Life On Purpose: Tools to Live Life Intentionally
“God, grant me the serenity to accept
the things I cannot change,
the courage to change the things I can,
and the wisdom to know the difference.”
Dr. Rheinhold Niebuhr
In my last post I shared with you the key principle that true change cannot happen unless you are motivated, and in order to be motivated you have to be inspired.
But what if there are things in your life that cannot be changed?
I am well aware of this dilemma. I have a teenage son with Asperger’s Syndrome (an autism-spectrum disorder) and another child who, although undiagnosed, shows symptoms of Asperger’s. I have relationships with people who have issues. My husband has to work long hours to support us. All of these things are out of my control.
There is something I can change: ME.
I can change the way I think and I can accept things the way they are. What does that mean?
Acceptance means acknowledging the truth.
When we first received the diagnosis for my son, I put the envelope in a drawer and didn’t look at it or think about it for over a year. Finally reality hit me enough times that I decided to deal with the FACT that my son has Aspergers. Denying the truth only brings more pain and suffering.
Acceptance means acknowledging the whole truth.
Accepting the fact that my son has Asperger’s doesn’t mean that I like it, that I’m okay with it or that everything is fine. It means that I realize there are issues we have to deal with and I am willing to address them head-on instead of pretending they are not there. Acceptance means that I acknowledge my grief over the situation and I allow myself to be angry, sad and upset about my son’s condition.
Acceptance means I can deal with the problem.
Until I acknowledge that there is a problem, I can do nothing to improve it. Accepting my son’s condition as a fact enables me to make changes in our lifestyle so that my son can adapt better and our family can function well.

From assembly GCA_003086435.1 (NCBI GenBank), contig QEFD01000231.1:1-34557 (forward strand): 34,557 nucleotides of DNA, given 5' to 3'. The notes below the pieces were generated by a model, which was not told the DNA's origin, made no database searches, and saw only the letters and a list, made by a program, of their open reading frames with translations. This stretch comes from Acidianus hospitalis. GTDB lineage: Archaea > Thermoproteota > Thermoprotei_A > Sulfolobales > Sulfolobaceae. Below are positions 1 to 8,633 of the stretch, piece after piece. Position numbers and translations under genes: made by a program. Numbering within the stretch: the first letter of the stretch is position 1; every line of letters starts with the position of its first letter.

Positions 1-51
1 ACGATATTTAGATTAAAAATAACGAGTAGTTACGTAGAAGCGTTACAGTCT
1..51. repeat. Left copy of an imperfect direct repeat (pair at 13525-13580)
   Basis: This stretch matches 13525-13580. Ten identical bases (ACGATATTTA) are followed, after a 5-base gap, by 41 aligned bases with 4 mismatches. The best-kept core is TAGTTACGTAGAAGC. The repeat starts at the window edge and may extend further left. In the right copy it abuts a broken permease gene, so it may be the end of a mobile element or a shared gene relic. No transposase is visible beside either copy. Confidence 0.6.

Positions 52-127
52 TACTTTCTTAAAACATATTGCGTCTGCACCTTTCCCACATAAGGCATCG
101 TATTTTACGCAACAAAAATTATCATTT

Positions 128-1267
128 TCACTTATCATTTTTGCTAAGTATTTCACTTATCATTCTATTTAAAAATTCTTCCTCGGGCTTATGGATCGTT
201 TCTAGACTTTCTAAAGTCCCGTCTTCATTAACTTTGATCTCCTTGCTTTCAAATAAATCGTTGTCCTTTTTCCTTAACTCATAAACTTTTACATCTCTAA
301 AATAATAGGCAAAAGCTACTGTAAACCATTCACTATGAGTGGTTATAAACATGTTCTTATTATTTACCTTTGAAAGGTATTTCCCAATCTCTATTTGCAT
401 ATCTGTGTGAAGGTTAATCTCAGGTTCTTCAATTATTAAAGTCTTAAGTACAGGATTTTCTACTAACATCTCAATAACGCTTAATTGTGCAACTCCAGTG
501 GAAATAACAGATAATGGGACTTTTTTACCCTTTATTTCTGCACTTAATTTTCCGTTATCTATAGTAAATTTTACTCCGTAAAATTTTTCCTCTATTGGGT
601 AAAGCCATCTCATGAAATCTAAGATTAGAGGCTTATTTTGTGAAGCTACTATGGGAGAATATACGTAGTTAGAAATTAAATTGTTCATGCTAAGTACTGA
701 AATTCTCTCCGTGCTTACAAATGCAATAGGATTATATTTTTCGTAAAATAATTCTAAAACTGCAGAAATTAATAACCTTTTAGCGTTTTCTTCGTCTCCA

There are several benefits from accepting the situations I cannot change:
Acceptance frees me to live.
Once I accept the realities of my situation, I am free to live in the present rather than waiting on something to change. When I don’t accept things the way they are, I put my life on hold.
Acceptance allows me to find the positive.
Once I accept the ugly realities of a situation, I can focus on more positive aspects. While there are many negatives about Aspergers, my son has an amazing sense of humor and is quite talented musically. If I had not accepted the fact that he will never be good in math, I would have spent many hours trying to make him better at it. Instead, we spend a limited amount of time on math which makes room for things like music lessons.
Acceptance brings change.
Accepting my circumstances changes me, which can (and usually does) bring change to my situation. As I have accepted my son’s condition and made adjustments in my life, I have become a stronger person and hopefully a better mother. My son has improved in many areas and actually shows fewer signs of the disorder than he did a few years ago.
While choosing to accept the realities of life is key to living life intentionally, it doesn’t happen overnight. Don’t be discouraged at the process of dealing with difficult and strong emotions. Life may seem a little worse when you crash through denial, but everything will get better if you stick with it.
Acceptance is not an easy road to travel, but it is a good one.
Next Post in this Series: Where Are You Going?
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Photo credit: Stefan Gustafsson Photography